X hits on this document





52 / 156

(Dufour et al., 1998; Lewchuk et al., 1996). To facilitate the discussion of the studies, a brief overview of the regulatory approaches is provided first.

Norway Systematic approaches to OHS management were introduced into the Norwegian offshore oil industry in the 1980s with a major impetus being an oil rig disaster in March 1980 in which 123 workers were killed (Saksvik and Quinlan, 2003). The self regulation of the work environment through employee participation and monitoring was regarded as extremely successful in the offshore operations and laid the groundwork for a national regulatory system.

The Norwegian regulation requiring a systematic approach to OHS came into effect January 1, 1992. The rule, titled “Systematic Health, Environment, and Safety Work” and also referred to as the ‘Internal Control’ (IC) regulation, made it mandatory for every enterprise in Norway to establish an OHS system, regardless of trade or size (Saksvik and Nytro, 1996; Nytro et al., 1998). The regulation specified that systematic actions to comply with and document activities of heath and safety control be performed in accordance with existing health, environment and safety (HES) regulations11, the most important being The Work Environment Act of 1977.

In response to criticisms that the IC regulation was not understandable and the finding that only a small proportion of enterprises had established IC systems, the regulation was modified and the revised version was issued in 1997. The revised regulation placed more emphasis on activities and performance as opposed to documentation (Nytro et al., 1998).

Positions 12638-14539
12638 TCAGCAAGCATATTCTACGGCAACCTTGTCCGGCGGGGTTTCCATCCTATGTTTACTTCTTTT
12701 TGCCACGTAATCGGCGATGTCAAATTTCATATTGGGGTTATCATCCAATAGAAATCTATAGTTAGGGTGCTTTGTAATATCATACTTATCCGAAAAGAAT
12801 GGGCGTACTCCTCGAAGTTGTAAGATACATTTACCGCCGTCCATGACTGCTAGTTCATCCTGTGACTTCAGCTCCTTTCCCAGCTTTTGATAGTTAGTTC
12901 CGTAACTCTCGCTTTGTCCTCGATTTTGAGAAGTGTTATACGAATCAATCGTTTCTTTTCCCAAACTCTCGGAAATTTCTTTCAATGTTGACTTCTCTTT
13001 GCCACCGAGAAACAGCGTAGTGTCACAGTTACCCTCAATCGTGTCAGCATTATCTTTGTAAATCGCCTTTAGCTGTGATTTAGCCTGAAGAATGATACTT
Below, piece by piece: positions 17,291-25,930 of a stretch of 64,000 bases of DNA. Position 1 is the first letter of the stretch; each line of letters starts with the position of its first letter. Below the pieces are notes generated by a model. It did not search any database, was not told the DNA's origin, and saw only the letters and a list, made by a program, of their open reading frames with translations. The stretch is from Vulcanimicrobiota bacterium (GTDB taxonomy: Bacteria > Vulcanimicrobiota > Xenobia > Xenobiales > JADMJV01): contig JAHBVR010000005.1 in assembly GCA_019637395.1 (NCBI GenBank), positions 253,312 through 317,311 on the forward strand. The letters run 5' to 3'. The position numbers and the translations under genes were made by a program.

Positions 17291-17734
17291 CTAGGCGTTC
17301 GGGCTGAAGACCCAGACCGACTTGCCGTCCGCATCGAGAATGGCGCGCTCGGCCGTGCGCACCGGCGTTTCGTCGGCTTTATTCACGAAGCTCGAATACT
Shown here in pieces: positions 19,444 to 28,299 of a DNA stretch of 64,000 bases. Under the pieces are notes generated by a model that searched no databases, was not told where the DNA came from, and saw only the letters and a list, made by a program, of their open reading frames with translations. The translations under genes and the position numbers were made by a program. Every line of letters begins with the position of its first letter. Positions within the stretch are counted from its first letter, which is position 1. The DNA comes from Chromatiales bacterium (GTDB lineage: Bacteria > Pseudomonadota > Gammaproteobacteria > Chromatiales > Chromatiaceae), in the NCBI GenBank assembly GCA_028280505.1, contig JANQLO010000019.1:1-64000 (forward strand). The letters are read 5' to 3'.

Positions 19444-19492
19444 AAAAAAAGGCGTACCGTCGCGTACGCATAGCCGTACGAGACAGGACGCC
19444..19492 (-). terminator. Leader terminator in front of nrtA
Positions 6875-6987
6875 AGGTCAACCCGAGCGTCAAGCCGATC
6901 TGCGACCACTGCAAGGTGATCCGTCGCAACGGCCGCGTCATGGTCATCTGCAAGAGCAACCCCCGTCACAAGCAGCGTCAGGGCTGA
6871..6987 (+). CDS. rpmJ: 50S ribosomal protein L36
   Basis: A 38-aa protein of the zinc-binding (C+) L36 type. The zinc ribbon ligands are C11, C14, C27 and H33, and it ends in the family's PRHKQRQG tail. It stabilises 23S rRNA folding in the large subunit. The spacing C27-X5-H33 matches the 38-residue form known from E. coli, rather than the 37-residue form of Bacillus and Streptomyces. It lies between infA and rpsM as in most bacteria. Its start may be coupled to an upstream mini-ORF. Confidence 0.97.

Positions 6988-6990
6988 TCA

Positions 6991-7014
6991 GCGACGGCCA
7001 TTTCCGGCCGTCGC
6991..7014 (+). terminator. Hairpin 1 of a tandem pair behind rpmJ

Canada In Canada, the provinces have regulatory authority for health and safety for most workplaces within their jurisdiction (except federal employees and some exempt workplaces). One of the included studies was conducted in Quebec, using data from 1985-1988, which focused on the impacts of landmark legislation that created the Commission de la Securite du Travail (CSST) in 1980. The other study was conducted using data from the province of Ontario, over the period 1976 to 1989, and examined the effects of Bill 70 which took effect in late 1979 and which introduced the “Internal Responsibility System”.

In January 1977, Bill 139, “An Act Respecting Employees’ Health and Safety” came into effect in Ontario. This Act, which allowed workers the right to refuse any work they believed to be dangerous and empowered the Ministry of Labour to order the establishment of joint health and safety

11 These included the Pollution Control Act, Product Control Act, Civil Defense Act, Act Relating to Electrical Installations and Electrical Equipment Changes, and legislation pertaining to fire and explosion hazards and fire prevention.

Effectiveness of Occupational Health & Safety Management Systems: A Systematic Review


Document info
Document views623
Page views627
Page last viewedFri Jan 20 00:11:21 UTC 2017